Treatments for Travellers’ Diarrhoea

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The most crucial thing to remember if you are suffering from travellers’ diarrhoea is to stay hydrated. A way to increase hydration is to drink something which has sugar and electrolyte in it such as Dioralyte (as well as drinking plenty of water). This is especially necessary for children, the elderly and the infirm. Rehydration products work by replacing salts and water which the diarrhoea has removed from your body, through stimulating their absorption in the stomach. To treat the symptoms of travellers’ diarrhoea you should take a form of prochlorperazine (Buccastem for example) with an anti-motility agent such as Imodium. However, it is advisable that you see a doctor or pharmacist in the area where you are travelling in order to seek advice on what medication to take. If you cannot wait the three to four days it would normally take for your symptoms to recede, you should consider a combination treatment of an antibiotic along with an anti-motility agent (as offered in the Travellers’ Diarrhoea Pack). It is important to note that anti-diarrhoeal medicine should not be taken by children.

The most common treatment regimens are:

  • 500 milligrams of ciprofloxacin, taken twice per day and normally for three to five days.
  • 400 milligrams of norfloxacin, taken twice per day, again usually for three to five days.
  • Two 262 milligram tablets or 1 fluid ounce of bismuth subsalicylate, taken up to eight times per 24 hours, repeated every second day.

Any medication which you are given should come with a leaflet detailing how much you should take, when and for how long. The above points are only a general guideline.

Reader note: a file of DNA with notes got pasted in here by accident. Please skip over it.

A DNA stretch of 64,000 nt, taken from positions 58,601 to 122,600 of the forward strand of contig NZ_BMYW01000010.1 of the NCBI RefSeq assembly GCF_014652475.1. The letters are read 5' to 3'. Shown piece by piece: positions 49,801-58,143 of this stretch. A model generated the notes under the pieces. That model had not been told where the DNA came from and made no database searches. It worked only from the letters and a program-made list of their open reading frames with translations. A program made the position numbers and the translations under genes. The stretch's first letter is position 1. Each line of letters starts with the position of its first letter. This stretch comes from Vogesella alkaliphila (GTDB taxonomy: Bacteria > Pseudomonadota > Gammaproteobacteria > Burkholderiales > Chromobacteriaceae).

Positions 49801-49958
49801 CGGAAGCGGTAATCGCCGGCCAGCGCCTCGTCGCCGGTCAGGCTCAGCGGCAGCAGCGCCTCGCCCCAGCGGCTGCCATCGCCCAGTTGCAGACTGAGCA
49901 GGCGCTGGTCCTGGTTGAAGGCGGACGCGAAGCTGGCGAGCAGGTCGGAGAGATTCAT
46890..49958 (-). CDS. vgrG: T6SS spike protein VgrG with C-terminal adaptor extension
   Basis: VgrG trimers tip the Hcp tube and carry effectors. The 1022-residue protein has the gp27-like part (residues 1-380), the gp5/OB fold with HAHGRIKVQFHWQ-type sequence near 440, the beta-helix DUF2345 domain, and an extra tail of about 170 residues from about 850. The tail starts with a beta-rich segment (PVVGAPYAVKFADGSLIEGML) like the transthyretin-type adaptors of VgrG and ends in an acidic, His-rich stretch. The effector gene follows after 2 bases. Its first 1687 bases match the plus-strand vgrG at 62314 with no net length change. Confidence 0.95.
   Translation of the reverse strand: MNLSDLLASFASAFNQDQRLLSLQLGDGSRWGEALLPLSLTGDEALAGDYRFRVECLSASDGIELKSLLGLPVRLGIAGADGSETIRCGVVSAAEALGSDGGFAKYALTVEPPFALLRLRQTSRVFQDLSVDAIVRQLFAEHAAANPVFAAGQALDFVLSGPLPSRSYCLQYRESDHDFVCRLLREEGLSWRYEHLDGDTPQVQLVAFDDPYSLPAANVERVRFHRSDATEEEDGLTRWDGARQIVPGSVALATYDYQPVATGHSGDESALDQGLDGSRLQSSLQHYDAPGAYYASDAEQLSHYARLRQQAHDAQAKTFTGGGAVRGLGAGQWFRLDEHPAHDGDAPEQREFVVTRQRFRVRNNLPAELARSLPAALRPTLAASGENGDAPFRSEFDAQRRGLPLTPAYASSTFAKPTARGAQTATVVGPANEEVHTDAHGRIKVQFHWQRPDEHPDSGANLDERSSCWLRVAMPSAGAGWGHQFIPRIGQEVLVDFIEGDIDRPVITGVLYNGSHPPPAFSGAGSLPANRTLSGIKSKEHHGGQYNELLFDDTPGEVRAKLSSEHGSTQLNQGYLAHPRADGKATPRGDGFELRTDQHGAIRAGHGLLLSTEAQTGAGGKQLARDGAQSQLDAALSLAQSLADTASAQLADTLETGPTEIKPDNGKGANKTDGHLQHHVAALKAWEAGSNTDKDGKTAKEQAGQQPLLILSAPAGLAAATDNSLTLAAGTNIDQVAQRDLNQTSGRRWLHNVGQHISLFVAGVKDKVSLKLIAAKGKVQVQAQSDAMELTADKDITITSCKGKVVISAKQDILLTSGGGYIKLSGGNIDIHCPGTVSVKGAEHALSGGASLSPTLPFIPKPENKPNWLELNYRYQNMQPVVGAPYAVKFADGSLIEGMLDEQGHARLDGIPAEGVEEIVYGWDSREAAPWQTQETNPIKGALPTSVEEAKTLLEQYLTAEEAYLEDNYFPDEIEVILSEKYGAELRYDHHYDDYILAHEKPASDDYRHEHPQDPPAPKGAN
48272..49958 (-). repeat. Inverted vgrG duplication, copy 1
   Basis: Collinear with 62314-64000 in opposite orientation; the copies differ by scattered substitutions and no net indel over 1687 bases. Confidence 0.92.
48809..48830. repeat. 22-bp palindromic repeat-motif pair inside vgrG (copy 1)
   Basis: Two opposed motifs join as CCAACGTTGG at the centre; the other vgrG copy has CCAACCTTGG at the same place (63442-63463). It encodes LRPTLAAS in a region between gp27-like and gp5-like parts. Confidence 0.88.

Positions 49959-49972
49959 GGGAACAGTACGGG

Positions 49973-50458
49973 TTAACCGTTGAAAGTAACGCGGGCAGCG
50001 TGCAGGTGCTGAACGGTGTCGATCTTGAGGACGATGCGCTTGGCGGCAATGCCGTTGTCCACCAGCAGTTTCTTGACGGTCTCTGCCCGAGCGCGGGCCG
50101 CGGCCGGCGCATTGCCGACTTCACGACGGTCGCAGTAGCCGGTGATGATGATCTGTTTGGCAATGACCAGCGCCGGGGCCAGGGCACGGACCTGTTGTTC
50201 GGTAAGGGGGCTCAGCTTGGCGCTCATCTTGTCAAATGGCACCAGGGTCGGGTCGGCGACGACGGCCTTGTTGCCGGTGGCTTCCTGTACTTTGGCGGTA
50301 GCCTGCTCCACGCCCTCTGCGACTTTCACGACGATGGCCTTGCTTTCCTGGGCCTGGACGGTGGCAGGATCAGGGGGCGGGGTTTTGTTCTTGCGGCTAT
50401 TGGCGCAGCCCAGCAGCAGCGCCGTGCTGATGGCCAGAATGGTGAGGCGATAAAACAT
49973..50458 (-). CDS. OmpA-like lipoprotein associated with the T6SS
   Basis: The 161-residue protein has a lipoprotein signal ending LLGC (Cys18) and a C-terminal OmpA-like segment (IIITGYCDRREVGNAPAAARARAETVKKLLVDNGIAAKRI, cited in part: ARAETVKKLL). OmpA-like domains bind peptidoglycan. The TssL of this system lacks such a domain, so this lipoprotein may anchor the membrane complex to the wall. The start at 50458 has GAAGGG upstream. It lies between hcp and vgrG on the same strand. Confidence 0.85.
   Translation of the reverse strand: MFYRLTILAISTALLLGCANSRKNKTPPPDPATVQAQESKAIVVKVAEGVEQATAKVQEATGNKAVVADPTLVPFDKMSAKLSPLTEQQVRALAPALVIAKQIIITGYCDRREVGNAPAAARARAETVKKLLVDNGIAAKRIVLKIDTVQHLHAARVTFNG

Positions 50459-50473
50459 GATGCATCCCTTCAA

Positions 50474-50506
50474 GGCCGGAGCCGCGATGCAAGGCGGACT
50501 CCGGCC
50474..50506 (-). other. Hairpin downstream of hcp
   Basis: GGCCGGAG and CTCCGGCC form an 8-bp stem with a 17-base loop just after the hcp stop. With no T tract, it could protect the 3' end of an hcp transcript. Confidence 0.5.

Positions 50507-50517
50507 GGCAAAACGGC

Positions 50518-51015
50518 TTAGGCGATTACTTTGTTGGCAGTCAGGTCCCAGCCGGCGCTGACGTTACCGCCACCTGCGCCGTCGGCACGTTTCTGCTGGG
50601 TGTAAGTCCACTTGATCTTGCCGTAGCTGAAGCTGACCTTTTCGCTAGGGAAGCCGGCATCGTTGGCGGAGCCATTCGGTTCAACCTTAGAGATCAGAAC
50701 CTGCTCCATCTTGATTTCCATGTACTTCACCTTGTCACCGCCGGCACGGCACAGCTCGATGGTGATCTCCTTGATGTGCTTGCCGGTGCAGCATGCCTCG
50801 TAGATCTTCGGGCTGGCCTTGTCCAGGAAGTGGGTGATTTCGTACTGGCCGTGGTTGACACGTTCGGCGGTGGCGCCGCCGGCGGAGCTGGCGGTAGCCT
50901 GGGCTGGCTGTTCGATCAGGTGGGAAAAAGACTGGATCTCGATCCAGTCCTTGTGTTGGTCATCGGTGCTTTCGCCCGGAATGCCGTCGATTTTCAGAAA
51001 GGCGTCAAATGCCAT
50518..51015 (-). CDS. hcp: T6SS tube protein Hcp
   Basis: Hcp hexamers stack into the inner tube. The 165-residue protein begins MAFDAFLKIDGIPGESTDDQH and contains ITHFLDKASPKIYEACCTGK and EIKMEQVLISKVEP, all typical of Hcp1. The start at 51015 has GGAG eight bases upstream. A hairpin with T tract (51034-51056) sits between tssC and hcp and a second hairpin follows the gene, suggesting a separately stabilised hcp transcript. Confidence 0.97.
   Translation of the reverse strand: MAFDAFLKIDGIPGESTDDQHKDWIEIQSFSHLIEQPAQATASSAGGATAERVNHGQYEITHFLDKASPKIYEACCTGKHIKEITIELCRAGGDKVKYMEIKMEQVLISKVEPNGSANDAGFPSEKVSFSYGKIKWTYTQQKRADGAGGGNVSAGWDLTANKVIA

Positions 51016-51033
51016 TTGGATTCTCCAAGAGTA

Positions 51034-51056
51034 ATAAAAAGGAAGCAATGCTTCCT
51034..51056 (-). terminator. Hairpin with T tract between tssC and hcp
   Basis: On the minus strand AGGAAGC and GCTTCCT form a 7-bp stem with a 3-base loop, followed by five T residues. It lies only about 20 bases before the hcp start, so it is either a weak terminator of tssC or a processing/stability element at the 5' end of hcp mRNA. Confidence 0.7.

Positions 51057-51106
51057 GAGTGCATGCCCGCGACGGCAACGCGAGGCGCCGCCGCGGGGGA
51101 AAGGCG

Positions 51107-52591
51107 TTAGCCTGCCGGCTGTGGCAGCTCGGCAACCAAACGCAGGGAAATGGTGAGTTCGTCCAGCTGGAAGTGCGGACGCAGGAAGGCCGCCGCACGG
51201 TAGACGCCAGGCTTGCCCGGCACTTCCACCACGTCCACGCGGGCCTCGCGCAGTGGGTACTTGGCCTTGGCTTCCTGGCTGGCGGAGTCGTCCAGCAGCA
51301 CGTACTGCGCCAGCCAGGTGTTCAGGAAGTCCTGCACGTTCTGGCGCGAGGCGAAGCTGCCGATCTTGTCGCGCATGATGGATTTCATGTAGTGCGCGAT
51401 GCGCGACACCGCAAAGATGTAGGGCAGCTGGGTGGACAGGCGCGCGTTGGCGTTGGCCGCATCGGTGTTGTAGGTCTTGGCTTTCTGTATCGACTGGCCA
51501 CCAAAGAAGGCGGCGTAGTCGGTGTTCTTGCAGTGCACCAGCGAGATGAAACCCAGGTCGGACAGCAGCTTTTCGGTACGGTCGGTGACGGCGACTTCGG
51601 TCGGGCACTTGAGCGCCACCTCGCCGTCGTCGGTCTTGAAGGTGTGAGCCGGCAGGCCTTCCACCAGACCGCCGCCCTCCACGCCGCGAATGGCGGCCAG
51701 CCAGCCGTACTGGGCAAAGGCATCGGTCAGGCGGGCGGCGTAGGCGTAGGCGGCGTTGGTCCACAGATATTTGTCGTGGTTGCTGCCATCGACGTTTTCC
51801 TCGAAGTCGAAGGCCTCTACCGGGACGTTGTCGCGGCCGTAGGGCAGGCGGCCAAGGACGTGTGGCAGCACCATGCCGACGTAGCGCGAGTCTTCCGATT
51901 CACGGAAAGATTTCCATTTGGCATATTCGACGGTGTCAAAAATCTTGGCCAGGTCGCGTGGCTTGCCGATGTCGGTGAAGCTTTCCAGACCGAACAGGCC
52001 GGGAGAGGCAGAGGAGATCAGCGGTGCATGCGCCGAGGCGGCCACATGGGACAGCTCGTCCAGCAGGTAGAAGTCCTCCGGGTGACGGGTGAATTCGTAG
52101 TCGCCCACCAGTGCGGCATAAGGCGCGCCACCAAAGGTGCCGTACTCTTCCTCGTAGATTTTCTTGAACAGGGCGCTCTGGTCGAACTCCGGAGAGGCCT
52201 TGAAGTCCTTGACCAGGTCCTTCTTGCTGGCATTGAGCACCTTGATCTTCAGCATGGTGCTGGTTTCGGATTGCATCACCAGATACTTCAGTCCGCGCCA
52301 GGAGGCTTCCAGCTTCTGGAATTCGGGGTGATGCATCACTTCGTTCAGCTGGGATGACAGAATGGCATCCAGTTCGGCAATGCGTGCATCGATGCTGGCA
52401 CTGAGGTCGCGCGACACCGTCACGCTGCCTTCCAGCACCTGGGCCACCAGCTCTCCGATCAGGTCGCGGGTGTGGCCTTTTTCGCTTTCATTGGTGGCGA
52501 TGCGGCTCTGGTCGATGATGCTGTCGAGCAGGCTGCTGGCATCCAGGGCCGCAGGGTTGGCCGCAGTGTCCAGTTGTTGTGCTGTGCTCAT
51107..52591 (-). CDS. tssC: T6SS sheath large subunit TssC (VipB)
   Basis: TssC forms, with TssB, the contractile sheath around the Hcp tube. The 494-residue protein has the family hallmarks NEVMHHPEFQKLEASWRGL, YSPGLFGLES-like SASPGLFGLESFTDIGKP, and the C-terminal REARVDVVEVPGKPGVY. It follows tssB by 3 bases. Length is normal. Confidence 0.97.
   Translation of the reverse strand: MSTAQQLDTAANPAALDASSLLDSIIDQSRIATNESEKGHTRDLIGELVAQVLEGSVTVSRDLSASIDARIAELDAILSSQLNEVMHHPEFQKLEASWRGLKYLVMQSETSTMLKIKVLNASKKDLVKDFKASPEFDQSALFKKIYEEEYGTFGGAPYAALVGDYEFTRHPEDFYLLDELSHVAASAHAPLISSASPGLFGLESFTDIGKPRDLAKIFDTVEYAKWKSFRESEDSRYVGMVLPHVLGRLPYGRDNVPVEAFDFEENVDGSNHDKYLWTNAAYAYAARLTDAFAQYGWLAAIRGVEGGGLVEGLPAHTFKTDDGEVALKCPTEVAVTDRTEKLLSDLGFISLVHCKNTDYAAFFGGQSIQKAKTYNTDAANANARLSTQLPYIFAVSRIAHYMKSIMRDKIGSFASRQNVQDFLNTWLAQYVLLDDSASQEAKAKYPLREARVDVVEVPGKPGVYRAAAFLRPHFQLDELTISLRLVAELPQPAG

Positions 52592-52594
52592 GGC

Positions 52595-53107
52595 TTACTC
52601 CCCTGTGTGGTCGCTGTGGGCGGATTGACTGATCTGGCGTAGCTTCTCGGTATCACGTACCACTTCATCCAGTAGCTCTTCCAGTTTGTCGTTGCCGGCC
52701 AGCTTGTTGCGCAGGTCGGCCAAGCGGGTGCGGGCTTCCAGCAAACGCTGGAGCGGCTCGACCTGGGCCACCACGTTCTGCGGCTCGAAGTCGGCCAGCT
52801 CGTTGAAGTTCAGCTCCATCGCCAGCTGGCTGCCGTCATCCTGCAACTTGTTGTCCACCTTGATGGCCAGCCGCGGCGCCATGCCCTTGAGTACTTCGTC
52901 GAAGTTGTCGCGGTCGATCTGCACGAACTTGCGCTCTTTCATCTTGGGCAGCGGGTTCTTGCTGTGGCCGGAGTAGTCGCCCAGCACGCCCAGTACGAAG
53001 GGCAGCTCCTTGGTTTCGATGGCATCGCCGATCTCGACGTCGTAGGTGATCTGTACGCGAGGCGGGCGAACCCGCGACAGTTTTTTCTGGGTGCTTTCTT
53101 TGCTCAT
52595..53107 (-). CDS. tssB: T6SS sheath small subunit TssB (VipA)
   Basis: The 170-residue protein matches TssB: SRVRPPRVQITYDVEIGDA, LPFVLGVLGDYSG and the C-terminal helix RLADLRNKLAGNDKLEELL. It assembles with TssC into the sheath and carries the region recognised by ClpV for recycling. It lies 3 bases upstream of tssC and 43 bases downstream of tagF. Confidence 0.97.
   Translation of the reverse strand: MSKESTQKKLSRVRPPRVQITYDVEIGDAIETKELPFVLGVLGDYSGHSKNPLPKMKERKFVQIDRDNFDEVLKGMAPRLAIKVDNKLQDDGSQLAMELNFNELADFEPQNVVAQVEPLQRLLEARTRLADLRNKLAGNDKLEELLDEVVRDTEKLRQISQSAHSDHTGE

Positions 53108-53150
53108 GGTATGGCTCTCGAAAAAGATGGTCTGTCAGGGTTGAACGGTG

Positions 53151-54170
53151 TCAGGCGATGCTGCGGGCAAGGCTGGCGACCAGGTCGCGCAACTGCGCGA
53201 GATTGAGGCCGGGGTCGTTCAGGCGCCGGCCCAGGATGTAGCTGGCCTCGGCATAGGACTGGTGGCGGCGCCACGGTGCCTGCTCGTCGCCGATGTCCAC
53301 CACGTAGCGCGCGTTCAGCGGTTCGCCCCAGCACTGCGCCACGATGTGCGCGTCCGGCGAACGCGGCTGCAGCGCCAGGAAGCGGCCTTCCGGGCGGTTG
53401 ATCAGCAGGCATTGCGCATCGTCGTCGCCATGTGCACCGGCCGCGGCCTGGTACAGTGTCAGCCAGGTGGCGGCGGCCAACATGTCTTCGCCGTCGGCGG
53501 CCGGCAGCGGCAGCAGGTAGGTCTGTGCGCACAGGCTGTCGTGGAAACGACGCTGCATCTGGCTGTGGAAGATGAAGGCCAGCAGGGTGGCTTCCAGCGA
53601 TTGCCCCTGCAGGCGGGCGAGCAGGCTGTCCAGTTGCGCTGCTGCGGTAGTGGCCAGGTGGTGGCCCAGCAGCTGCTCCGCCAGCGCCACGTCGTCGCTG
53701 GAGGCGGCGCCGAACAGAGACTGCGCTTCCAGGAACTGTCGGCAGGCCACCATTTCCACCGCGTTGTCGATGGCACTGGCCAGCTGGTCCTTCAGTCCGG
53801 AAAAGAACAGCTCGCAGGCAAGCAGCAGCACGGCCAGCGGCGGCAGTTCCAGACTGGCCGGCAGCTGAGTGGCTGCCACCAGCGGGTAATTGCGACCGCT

Herbal remedies for diarrhoea

Many websites recommend herbal remedies, which they claim to be very effective at either preventing or treating travellers’ diarrhoea. These remedies include:

  • Grapefruit seed extract, which is claimed to fight microbes (microorganisms, including bacteria).
  • Agrimony, a flowering herb which can draw together or constrict tissues, and claimed to be especially effective in relieving the symptoms of diarrhoea in children.
  • It is suggested that apple cider vinegar should be drunk half an hour before meals each day before the trip, and during your travels. This is supposedly able to prevent travellers’ diarrhoea.
  • Lemon juice, when drank three to five times per day, can supposedly prevent infection by the viruses which cause diarrhoea.
  • Red raspberry leaf has a similar astringent effect as Agrimony.

It is important to remember that herbal remedies do not guarantee a cure or effective prevention of illness. The above list contains only examples of some of the suggestions which are given online.

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